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"Seizing on the delightfully oxymoronic possibilities of an apocalyptic period film … this is Wheatly unleashed." – Cinema Scope

An adaptation of JG Ballard's brutally subversive 1975 classic, High-Rise finds acclaimed British director and MIFF favourite Ben Wheatley (A Field in England, MIFF 2013; Sightseers, MIFF 2012) unshackled from the low-budget restraints of his past and let loose on the Titanic of skyscrapers.

Tom Hiddleston is suavely sanguine as protagonist Dr Robert Laing, a physiologist who moves into a sleek apartment block designed, by Jeremy Irons' architect Anthony Royal, to cater to its residents' every physical need. But as the building's physical services fail – the electricity goes out; the lifts stop working; food shortages abound – its social structures melt and the world within the high-rise nosedives into a free-for-all class war.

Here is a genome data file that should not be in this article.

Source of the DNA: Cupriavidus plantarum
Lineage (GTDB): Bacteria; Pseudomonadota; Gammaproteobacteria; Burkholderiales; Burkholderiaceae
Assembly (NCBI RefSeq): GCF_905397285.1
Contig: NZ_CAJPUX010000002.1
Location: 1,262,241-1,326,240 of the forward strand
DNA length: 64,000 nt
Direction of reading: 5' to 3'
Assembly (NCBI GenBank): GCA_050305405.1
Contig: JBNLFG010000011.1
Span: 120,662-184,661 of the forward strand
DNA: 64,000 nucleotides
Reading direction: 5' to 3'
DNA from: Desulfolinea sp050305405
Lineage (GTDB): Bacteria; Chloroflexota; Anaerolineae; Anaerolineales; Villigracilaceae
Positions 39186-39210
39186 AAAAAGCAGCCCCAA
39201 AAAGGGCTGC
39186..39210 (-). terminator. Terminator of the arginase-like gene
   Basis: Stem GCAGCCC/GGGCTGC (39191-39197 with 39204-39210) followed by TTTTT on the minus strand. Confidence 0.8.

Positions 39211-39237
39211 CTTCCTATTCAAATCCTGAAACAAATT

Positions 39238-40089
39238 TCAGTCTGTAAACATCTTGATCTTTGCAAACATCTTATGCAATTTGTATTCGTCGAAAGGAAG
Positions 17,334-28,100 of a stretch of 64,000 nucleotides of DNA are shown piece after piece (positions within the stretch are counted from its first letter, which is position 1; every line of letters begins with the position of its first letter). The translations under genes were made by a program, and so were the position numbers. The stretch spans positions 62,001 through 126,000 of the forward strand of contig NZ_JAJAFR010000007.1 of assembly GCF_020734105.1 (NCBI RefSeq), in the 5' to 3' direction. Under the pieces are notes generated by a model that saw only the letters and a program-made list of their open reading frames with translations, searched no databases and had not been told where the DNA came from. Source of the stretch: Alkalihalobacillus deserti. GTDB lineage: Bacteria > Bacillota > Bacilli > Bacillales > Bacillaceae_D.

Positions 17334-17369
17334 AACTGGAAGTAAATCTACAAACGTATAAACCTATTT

Faithfully bringing Ballard's grown-up Lord of the Flies to the screen in a visual spectacular – regular Wheatley cinematographer Laurie Rose has outdone herself – Wheatley and his regular screenwriter Amy Jump revel in the mayhem unleashed as the tower's inhabitants (also including Elisabeth Moss, Luke Evans and Sienna Miller) succumb to a Pandora's box of human debauchery. With Clint Mansell's score magnifying the destruction, High-Rise is a gloriously unhinged work of blackly comic dystopian surrealism.

"The kind of cinematic madness we desperately need … High-Rise is a welcome, hallucinogenic-laced shot of adrenaline in the arm." – The Independent

Find the book at Readings.